Shares in UK consultant Waterman rose 81% after it was announced that Japanese rival CTI Engineering had offered to buy company’s equity at 140p a share. The cash offer, which adds up to $56m, represented an 83% premium on Waterman’s value before the offer.
According to reports from the London Stock Exchange, CTI intends to retain Waterman’s senior management, London base, name and business model.
Michael Baker, chairman of Waterman, said: "The Waterman board believes that the CTI proposal provides considerable opportunities for our people and enhances our capabilities and expertise in several key markets, including highways and flood defence.
"In particular, the proposal for Waterman to continue to operate as an independent business within the CTI Group is compelling for both our clients and our people."
Kazuo Murata, president of CTI, said: "Waterman should expand our technical capacity to serve clients in the property and building construction sectors internationally.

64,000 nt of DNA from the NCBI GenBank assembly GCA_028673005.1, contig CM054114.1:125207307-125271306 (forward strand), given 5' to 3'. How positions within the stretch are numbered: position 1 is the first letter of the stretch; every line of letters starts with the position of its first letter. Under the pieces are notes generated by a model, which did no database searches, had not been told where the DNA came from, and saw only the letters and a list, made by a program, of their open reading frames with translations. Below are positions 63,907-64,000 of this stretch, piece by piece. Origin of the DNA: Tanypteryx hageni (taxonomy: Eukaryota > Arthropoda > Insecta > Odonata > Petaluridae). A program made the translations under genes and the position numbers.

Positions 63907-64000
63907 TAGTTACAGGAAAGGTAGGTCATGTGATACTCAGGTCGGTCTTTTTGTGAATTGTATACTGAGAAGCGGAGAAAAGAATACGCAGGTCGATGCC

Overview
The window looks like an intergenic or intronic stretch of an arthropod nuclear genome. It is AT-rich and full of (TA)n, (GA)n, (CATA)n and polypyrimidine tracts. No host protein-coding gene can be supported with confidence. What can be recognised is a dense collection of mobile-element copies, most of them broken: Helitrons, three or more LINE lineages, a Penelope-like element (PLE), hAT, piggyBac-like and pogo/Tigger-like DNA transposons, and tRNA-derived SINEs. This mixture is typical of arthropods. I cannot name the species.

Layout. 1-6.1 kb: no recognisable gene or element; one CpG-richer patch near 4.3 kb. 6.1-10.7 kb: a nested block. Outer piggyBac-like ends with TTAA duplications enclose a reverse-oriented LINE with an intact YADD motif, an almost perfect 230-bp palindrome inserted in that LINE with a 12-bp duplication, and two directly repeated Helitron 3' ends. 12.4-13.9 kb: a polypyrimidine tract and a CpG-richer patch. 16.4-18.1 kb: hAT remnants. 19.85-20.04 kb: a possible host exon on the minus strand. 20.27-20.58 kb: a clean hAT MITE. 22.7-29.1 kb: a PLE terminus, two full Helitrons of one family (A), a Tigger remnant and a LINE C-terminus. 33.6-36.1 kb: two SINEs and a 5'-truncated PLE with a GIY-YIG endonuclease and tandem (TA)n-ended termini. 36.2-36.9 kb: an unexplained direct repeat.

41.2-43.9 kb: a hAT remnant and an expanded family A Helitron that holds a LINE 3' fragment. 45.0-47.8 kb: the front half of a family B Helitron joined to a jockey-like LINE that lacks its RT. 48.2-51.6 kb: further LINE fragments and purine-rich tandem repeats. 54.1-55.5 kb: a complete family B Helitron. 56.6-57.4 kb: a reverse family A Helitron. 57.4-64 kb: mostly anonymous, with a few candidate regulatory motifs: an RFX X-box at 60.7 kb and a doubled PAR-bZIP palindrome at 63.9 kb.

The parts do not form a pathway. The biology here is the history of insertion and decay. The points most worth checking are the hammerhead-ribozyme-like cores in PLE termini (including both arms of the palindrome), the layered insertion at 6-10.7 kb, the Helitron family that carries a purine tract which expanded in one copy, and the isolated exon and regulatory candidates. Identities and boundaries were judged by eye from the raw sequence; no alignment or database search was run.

"Waterman’s knowledge and experience of working with both private and public sector clients in English-speaking markets should provide an excellent strategic fit with our group of companies as we seek to take advantage of the opportunities that exist beyond our domestic market."
CTI has already agreed the purchase of a total of 8.1 million shares in Waterman at the offer price, representing 26% of its total equity.
Tokyo-based CTI, which was founded in 1945, describes itself as Japan’s first consulting engineer. It employs more than 2,000 staff and turned over $370m in 2016.
Waterman Group employs 1,225 staff generating £91m revenue and a profit of £3.6m.
Image: One of CTI’s Japanese projects was the Choshi-Ohashi bridge near Tokyo (Panoramio)